16 Oct 2013 08:30am
USAKOS, 16 OCT (NAMPA) Namibias First Lady Penehupifo Pohamba urged fellow citizens to help people living with disabilities so that they could make their own decisions and shape their own destinies.
She made this request during the commemoration of White Cane Day here on Tuesday.
The white cane is a symbolic tool, which serves as a guide which directs visually impaired people when moving around.
The white cane also identifies the user as a person who is blind or has low vision, and serves as a tool of consideration when requesting information from shops, clerks, bus drivers and the general public.
Pohamba indicated that this ceremony focused on raising awareness on the discriminative behaviour towards the visually impaired.
I want to request everyone to understand and respect visually impaired people so that we can better serve them, and improve their living conditions, she noted.
The First Lady explained that this day also serves as a reminder to the community of the importance and usefulness of the white cane, as well as shows the achievements of visually impaired people.
Education and training is one of the main challenges faced by the visually impaired people, and more should be done to complement the efforts of Government to help these people establish themselves through continuous life-long-learning and skills development, Pohamba stated.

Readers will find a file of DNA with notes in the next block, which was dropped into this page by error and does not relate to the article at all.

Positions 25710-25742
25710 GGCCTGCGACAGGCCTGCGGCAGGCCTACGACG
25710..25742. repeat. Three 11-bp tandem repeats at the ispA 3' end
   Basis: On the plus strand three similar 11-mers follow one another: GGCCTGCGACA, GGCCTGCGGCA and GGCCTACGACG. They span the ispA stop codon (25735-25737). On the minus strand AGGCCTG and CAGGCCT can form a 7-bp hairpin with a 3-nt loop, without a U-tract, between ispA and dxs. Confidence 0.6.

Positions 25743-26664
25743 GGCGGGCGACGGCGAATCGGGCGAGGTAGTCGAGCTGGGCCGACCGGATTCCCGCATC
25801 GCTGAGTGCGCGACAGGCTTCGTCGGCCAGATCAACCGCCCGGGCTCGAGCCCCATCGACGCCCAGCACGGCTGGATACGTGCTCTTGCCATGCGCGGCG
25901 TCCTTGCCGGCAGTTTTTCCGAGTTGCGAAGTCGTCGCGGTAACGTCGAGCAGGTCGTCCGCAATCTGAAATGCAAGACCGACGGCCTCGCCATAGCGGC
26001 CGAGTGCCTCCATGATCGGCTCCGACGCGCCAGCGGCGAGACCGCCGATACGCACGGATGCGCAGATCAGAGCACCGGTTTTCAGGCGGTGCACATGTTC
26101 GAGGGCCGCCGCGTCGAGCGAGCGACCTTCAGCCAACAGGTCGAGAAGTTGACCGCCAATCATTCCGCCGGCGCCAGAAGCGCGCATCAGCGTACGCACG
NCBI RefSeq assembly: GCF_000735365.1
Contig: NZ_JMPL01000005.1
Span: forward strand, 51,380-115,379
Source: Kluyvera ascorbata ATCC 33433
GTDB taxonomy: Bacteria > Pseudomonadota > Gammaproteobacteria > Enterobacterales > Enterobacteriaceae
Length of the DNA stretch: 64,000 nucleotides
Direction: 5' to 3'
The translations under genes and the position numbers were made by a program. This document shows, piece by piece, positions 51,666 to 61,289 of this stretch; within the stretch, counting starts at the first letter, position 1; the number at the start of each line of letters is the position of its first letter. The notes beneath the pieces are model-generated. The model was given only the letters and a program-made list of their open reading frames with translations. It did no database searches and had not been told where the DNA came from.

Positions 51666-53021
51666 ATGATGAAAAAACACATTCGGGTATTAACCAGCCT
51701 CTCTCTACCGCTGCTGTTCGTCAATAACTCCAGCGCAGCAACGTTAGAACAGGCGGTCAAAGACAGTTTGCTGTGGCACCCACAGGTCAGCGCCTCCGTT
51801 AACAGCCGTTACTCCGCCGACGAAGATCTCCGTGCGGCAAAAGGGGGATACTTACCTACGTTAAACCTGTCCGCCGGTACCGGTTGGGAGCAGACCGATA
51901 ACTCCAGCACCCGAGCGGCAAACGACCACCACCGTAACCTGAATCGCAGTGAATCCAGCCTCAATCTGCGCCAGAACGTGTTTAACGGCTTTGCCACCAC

Although Namibia has many institutions which provide different courses to many Namibians, 99 per cent of these institutions do not have training programmes for the visually impaired.
I thus want to request the Namibian Training Authority to look at this critical matter, and put in place some measures to improve the situation.
Both the Government and the private sector should also put in place deliberate policies to employ people living with disabilities, she requested.
The Namibian Federation of the Visually Impaired (NFVI) commemorated the day under the theme Controlling my own life through self-determination and independent living.
During the ceremony, various groups performed short dramatic pieces and traditional dances to highlight the difficulties experienced by the visually impaired.